Tuberculosis (TB), caused by bacteria of the Mycobacterium tuberculosis complex (MTBC), remains a global threat to human health, which causes an estimated 2 million deaths annually (1). No horizontal gene transfer has been reported in MTBC, and the genome is more highly conserved than other pathogenic bacteria (2). Nevertheless, genotyping tools have recently identified several polymorphisms in the MTBC genome that have provided insight into its evolution. Three major groups of MTBC genome alterations have been reported: single nucleotide polymorphisms (SNPs), large sequence polymorphisms (LSPs), and polymorphisms within repetitive sequences such as variable number tandem repeats (VNTRs). The first 2 groups mark irreversible genetic events and can be used to construct phylogenies for M. tuberculosis (2-6). An association between geographic region and M. tuberculosis families, defined by specific polymorphisms, has been demonstrated. This geographic structuring producing genetically, and perhaps phenotypically, distinct MTBC populations may contribute to differences in clinical features such as severity of disease or prevalence of extrapulmonary disease (6-8) and should be considered during the development of new drugs and vaccines.
Sreevatsan et al. divided MTBC strains into 3 principal genetic groups (PGG1-PGG3) based on SNPs in codon 463 of katG and codon 95 of gyrA (2). More recently, on the basis of polymorphisms in the oxyR, katG, and rpoB genes, strains have been divided into 5 lineages (I-IV and M. bovis); lineages I, III, and IV represent subgroups within PGG1, and lineage II corresponds to PGG 2 and 3 (7). By combining these markers with LSPs RD239, RD105, RD750, RD711, and RD702, a small 7bp deletion in the pks15/1 gene and other SNPs, Gagneaux and Small were able to confirm these M. tuberculosis lineages and 2 lineages of M. africanum (6). The deletions RD9 and TbD1 are useful phylogenetic markers for other members of MTBC complex and ancestral M. tuberculosis strains (3). The loss and acquisition of repeats or spacers in the direct repeats region (9) does not appear to limit their value in biogeographic and phylogenetic studies (10,11).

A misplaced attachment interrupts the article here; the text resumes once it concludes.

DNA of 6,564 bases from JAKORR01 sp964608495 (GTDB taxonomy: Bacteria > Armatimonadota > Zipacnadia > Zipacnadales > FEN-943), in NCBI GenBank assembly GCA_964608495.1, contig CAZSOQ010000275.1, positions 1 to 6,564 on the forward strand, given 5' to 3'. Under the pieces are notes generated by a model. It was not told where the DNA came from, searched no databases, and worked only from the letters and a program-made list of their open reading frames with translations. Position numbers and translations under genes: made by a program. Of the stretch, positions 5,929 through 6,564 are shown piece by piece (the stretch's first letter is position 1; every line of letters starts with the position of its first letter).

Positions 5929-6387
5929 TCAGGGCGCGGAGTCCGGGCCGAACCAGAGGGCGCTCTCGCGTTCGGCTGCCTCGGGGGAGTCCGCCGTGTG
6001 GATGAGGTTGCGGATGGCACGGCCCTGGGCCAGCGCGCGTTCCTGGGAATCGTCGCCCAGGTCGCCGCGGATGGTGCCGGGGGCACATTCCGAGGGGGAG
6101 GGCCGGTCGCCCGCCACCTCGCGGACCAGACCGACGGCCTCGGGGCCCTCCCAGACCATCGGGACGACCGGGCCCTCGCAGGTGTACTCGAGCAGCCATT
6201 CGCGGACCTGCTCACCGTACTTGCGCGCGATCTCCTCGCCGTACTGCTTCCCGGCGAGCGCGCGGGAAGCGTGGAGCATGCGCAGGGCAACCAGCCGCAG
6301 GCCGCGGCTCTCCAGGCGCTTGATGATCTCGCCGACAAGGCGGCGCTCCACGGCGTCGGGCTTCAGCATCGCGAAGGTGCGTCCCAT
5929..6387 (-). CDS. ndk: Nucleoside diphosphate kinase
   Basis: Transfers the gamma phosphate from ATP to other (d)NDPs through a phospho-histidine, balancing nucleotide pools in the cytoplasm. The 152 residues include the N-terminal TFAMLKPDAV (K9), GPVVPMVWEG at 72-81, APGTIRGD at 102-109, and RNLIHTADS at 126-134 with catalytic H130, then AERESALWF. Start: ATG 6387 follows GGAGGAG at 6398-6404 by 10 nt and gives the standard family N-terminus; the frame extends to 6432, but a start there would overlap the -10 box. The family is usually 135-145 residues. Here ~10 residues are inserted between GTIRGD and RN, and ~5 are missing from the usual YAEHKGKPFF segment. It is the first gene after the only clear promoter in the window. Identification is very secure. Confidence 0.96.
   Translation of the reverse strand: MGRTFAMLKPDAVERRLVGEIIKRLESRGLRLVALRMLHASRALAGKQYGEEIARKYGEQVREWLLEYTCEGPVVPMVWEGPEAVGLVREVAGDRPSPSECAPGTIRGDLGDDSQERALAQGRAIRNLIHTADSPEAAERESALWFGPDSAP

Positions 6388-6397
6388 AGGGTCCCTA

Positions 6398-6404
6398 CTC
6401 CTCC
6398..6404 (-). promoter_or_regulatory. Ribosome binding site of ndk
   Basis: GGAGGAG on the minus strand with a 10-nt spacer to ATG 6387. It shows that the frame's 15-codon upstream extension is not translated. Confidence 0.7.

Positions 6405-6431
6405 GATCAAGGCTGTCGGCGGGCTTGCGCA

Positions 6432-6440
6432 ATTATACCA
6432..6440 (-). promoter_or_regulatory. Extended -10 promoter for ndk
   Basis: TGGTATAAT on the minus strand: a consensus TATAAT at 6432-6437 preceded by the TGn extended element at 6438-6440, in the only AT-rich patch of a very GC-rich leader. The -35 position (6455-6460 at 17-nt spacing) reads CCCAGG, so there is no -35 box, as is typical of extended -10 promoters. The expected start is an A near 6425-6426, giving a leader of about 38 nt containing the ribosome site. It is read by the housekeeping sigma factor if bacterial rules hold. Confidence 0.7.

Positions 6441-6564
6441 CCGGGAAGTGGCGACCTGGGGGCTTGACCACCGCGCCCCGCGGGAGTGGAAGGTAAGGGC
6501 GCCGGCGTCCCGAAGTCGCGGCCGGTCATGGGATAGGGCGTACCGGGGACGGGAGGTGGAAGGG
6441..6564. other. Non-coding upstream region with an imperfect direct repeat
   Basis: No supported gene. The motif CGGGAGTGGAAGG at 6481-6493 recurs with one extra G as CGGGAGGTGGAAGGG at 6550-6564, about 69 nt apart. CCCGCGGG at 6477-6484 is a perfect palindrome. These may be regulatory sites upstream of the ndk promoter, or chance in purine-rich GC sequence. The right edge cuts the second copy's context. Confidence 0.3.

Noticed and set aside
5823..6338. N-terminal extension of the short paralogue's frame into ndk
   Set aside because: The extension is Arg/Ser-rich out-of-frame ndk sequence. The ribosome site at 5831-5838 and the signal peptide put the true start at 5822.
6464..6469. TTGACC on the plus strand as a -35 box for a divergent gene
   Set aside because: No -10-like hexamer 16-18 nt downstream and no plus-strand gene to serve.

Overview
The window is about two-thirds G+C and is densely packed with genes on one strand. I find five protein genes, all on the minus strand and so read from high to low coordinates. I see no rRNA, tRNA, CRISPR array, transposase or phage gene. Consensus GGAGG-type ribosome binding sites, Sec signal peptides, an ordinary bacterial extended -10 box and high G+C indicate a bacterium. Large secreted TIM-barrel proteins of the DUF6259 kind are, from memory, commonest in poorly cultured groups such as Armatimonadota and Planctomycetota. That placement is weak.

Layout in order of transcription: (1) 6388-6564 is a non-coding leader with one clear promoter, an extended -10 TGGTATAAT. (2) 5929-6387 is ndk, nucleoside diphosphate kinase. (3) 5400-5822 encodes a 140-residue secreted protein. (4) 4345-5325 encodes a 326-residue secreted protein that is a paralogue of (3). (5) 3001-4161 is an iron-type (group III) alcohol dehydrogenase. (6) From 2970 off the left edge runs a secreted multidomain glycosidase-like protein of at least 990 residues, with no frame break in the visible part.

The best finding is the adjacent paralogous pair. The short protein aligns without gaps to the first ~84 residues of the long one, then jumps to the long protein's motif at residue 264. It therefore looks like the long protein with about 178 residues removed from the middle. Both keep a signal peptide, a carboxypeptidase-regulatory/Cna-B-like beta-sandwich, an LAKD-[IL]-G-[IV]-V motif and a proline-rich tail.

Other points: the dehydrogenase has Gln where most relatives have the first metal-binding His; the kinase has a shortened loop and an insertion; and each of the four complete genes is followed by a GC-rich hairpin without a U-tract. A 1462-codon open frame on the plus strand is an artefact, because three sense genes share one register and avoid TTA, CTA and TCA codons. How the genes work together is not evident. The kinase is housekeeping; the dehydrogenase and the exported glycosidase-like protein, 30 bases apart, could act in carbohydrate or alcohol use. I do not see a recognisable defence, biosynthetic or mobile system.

Genotypic variation of MTBC strains at various geographic settings and significant associations between certain allelic variants at VNTR loci, MTBC lineages, and spoligotyping families have been reported (7,12-15). However, most studies used single genotyping methods on small populations or convenience samples. Population-based studies have focused primarily on areas of low- to middle-TB incidence, and it is unclear whether the results are universally applicable (16-18). Larger population-based studies on geographically diverse populations are needed to establish the phylogenetic, epidemiologic, and clinical relevance of such associations.
London accounts for nearly half of all TB cases in the United Kingdom ([approximately equal to] 3,300 cases in 2006; incidence rate 44.8/100,000). Because 75% of these TB patients were born abroad (19), (Health Protection Agency update; www. hpa.org.uk), and clinical signs of disease develop within 2 to 3 years of arrival, we believe that the multicultural and diverse community in London provides a unique setting for studying the global biodiversity of MTBC. We aimed to establish whether MTBC isolates circulating in the London...